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Organism relationships: The Great Lakes Region

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Unicorns Poop

on 23 November 2014

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Transcript of Organism relationships: The Great Lakes Region

Introduction
Have you ever seen the variety of different organisms in the Great Lakes Region? If you have, you must have been amazed on how each organism was- especially if they interacted with another. If you haven't experienced seeing the organisms interacting, I bet that your curiosity is killing you right now and that you really want to know. If that's the case, watch this presentation to see all the different relationships organisms have in the Great Lakes Region!
Predator/prey
What is a Predator and Prey? A predator is an organism that eats other organisms and and a prey is an organism getting eaten by another organism. Two organisms that follow this relationship in the Great Lakes Region is the Walleye Fish and the Crayfish. The Walleye Fish is the predator and the prey is Crayfish where the Walleye Fish eats the Crayfish to get energy. This is an example of a Predator/Prey relationship.
Scavengers
What is a Scavenger? A scavenger is an organism that eats the remains of another organism when it dies. A scavenger in the Great Lakes Region is a Chinese Mitten Crab. When a fish like the White Sucker dies and falls to the ground, the Crab scavenges the remains of the fish to gain energy.This is an example of a scavenger relationship.
Producer/Consumer
Parasite/host
What is a Parasite and Host? A Parasite is an organism that lives in or on another organism so it can suck nutrients from it. A host is an organism that supports the parasite at its own expense. This relationship is followed by the Sea Lamprey and Lake Trout in the Great Lakes Region. The Sea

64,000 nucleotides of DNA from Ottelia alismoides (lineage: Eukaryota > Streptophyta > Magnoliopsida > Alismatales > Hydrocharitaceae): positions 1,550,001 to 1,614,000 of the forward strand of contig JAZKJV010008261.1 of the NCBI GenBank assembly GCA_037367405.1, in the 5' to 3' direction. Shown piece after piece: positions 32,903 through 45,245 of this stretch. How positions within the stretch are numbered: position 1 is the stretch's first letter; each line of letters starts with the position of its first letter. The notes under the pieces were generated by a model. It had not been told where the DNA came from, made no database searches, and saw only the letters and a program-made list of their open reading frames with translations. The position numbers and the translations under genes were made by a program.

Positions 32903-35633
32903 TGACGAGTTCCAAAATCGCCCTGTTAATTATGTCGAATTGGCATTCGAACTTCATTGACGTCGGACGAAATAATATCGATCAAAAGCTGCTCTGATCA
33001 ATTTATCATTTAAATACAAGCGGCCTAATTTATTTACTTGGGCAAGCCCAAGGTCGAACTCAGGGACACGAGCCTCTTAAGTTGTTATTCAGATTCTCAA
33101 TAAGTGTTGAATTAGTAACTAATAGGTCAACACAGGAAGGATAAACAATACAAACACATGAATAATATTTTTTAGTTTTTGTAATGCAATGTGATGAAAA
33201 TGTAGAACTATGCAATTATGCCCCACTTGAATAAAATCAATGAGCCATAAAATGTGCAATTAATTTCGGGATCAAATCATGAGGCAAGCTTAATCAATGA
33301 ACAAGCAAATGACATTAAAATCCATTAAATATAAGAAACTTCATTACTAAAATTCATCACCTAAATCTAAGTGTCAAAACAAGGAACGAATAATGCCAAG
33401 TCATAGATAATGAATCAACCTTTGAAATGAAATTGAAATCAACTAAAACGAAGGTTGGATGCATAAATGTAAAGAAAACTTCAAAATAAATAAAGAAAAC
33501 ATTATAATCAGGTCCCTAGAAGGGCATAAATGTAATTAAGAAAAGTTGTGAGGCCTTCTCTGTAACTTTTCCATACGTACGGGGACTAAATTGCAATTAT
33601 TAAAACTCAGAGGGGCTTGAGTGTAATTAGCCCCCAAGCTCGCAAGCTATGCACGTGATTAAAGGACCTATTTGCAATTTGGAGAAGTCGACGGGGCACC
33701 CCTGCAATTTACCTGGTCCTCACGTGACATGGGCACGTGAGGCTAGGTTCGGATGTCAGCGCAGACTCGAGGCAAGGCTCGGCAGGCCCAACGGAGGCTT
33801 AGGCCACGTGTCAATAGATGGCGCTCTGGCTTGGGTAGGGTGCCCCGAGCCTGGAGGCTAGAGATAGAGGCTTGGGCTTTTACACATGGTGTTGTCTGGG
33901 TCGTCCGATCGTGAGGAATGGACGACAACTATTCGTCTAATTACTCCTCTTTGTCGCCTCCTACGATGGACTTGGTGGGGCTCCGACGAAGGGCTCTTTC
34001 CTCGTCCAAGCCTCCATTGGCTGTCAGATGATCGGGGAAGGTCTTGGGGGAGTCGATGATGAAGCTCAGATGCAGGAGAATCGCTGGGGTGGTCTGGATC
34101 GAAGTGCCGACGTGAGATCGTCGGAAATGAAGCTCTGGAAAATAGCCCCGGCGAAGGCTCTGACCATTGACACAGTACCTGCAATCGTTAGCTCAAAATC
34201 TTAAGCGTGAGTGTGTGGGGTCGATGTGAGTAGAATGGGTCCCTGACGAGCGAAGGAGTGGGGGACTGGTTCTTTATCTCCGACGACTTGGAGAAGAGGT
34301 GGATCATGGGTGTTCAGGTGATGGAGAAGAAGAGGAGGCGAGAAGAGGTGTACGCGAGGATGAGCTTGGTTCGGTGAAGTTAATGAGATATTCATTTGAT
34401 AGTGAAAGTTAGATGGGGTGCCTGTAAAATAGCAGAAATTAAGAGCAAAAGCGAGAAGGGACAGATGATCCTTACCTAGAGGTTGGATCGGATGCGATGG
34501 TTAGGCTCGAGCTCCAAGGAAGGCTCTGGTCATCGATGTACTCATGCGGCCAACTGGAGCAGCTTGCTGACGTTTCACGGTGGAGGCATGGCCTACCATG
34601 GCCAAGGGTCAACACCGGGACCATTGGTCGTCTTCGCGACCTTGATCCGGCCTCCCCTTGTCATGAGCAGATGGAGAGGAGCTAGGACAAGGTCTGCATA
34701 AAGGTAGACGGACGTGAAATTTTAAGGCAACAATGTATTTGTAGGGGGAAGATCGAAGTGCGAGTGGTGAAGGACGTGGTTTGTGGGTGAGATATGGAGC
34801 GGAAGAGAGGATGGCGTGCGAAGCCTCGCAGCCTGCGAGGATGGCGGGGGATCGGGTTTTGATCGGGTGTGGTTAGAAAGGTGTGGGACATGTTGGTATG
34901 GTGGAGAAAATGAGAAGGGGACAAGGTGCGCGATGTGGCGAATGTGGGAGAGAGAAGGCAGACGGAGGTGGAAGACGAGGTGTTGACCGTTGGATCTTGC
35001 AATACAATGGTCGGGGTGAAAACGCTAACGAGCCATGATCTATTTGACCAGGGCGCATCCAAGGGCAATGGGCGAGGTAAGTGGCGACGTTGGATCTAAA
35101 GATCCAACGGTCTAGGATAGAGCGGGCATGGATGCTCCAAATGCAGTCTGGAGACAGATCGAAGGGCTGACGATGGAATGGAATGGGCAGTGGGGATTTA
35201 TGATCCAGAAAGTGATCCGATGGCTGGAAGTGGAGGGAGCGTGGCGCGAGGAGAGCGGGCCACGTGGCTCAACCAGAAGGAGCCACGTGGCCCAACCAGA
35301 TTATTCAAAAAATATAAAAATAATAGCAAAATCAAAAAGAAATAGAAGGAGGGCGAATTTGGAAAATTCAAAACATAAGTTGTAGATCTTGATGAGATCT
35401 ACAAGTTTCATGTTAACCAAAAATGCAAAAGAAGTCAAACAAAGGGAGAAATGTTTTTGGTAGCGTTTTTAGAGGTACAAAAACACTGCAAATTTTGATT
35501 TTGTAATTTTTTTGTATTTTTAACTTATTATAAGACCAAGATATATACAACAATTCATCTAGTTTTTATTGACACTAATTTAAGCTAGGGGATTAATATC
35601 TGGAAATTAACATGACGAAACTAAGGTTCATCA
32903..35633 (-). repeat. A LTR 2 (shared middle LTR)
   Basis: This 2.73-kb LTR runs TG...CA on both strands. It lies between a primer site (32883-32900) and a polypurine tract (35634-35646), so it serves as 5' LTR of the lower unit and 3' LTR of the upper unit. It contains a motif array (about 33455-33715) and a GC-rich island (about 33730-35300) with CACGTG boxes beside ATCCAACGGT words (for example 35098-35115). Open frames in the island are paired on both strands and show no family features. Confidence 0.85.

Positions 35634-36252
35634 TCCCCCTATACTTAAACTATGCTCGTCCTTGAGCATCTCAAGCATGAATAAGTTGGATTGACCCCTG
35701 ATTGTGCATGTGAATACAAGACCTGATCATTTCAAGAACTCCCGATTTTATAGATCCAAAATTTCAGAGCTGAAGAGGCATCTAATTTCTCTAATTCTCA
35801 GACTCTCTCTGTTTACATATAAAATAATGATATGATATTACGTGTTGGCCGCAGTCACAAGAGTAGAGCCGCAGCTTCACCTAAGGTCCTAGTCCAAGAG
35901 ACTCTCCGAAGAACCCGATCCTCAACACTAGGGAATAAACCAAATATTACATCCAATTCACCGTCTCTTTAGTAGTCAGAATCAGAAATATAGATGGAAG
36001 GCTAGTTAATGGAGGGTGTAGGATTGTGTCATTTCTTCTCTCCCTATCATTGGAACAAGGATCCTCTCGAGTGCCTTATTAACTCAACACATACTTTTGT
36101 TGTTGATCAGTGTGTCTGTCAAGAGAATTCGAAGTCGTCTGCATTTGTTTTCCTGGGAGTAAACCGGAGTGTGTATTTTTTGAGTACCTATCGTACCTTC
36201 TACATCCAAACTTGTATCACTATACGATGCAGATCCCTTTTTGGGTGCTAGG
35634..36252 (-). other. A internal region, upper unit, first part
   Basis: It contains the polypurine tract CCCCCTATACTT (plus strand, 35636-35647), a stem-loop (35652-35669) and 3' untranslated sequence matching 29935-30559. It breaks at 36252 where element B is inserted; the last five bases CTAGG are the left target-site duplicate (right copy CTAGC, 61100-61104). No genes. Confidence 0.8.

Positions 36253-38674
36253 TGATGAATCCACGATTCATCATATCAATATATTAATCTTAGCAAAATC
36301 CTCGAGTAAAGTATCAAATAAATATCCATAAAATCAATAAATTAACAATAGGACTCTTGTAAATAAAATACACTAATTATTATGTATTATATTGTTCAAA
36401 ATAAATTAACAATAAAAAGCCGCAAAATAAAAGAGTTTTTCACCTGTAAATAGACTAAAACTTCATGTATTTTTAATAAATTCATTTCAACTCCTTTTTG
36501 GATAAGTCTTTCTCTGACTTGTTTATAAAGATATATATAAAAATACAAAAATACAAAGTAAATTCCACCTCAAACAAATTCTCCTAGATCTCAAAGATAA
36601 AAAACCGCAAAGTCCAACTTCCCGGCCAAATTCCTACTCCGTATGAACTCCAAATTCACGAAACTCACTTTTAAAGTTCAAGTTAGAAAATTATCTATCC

Lamprey has a suction-like mouth where it attaches itself to the Lake Trout to get nutrients. This is an example of a Parasite/Host relationship.
Organism relationships:The Great Lakes Region
By: Rhea Gainadi

What is a Producer and a Consumer?A producer is a type of organism that makes its own food and a consumer is an organism that eats a producer. This relationship is followed by Phytoplankton Algae and Ducks in the Great Lakes Region.
The duck is the consumer and the algae is the producer where the duck eats the algae so it can get energy. This is an example of a Producer/Consumer relationship.
Decomposers
Competitive Relationship
mUTUAL rELATIONSHIP
cONCLUSION/bIBLIOGRAPHY
Now that your curiosity has ended and you have learned the basic information about the many different relationships organisms have in the Great Lakes Region, use the sites below to learn even more about each relationship. Thank You!
"FOSSweb Student Module Detail." FOSSweb Student Module Detail. N.p., n.d. Web. 22 Nov. 2014.
What is a Decomposer? A decomposer is an organism that breaks down dead or decaying matter. A decomposer in the Great Lakes is Halobacteria. When a organism like a brine shrimp dies, the Halobacteria breaks down the remains of it so it doesn't rot. This is an example of a Decomposer relationship.
What is a Competitive Relationship?A competitive relationship is relationship where two organisms fight over something they both need like food.Two organisms that do this are the Walleye Fish and the Lake Trout. Since these two organisms eat the same thing-the Rainbow Smelt, they compete with each other to get the food. This is an example of a competitive relationship.
What is a Mutual Relationship? A mutual relationship is when two organisms help each other survive. Two organisms in the Great Lakes Region that do this are Hydra and Algae. They benefit each other when the algae gets nutrients from the hydra and the products of photosynthesis from the algae help the hydra grow better. This is an example of a Mutual Relationship.
"Invasive Species." EPA. Environmental Protection Agency, n.d. Web. 23 Nov. 2014.
State of the Great Lakes 2005. Ottawa: Environment Canada, 2005. Web.
"About Our Great Lakes: Ecology." About Our Great Lakes -Ecology- NOAA Great Lakes Environmental Research Lab (GLERL). N.p., n.d. Web. 23 Nov. 2014.
"Feast and Famine in the Great Lakes - National Wildlife Federation." Feast and Famine in the Great Lakes - National Wildlife Federation. N.p., n.d. Web. 23 Nov. 2014
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